Farmers have joined forces with conservationists from the Wildfowl & Wetlands Trust (WWT), the Farming and Wildlife Advisory Group South West (FWAG) and the Floodplain Meadows Partnership in the floodplain meadows of the Severn and Avon Vale to help save the curlew - one of the UK’s rarest wading birds - as part of the new Flourishing Floodplains project running from 2022-2023.
Once a common sight and sound in the British countryside, curlews have become an increasingly rare part of our rural life thanks to changes in their lowland habitats, such as loss of species-rich floodplain meadows, and an abundance of predators. The UK holds a quarter of the world’s population but in our changing landscapes they are increasingly unable to rear chicks so their population is rapidly declining – the number of breeding birds has dropped by about 65% since 1970.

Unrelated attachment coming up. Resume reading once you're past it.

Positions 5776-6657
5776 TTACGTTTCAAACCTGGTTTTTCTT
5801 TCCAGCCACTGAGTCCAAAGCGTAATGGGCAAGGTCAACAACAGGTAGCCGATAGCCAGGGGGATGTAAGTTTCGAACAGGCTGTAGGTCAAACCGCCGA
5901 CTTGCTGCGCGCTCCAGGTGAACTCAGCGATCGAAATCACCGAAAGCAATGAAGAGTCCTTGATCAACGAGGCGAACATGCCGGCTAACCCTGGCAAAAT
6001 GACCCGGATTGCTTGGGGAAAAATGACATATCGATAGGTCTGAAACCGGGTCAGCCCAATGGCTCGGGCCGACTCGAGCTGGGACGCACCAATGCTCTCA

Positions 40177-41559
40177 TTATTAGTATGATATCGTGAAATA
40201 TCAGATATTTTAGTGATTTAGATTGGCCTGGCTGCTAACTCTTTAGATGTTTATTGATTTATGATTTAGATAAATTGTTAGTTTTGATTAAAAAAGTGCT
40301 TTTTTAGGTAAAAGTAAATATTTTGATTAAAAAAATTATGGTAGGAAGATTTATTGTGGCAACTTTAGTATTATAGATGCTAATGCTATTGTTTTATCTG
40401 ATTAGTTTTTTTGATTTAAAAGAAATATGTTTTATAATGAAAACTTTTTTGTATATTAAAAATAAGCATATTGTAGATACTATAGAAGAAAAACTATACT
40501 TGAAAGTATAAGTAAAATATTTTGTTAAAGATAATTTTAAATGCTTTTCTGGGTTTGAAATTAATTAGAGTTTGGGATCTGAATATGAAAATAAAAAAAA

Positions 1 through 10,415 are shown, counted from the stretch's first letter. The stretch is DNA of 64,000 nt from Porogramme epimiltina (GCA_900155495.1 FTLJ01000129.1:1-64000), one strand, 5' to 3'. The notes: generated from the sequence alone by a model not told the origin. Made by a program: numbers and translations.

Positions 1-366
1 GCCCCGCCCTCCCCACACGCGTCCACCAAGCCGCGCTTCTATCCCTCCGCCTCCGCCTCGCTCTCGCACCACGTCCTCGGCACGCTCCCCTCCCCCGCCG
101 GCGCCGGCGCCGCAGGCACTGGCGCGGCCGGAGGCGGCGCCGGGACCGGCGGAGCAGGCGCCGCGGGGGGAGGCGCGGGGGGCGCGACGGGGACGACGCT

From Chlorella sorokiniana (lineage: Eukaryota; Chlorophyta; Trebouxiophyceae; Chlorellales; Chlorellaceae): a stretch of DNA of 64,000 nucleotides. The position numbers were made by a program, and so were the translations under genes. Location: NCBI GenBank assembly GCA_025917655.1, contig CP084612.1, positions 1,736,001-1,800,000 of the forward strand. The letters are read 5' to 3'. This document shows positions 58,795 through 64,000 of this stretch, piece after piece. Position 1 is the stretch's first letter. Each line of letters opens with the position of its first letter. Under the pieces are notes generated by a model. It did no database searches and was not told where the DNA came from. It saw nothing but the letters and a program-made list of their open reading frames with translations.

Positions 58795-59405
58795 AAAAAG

With fears that the species won’t survive without intervention, the Flourishing Floodplain project in the Severn and Avon Vale is seen as vitally important to inform curlew protection work right across the country. This year, researchers have found 18 nests – an improvement on previous years when numbers have been much lower.
The nests have been found with the help of local farmers, who alert the project team when they find eggs in their fields – and also change when they mow to avoid damaging eggs or newly hatched chicks. Their roles as “guardians of the curlews” are seen as vitally important to help protect these fast-declining waders.
Posted On: 04/07/2022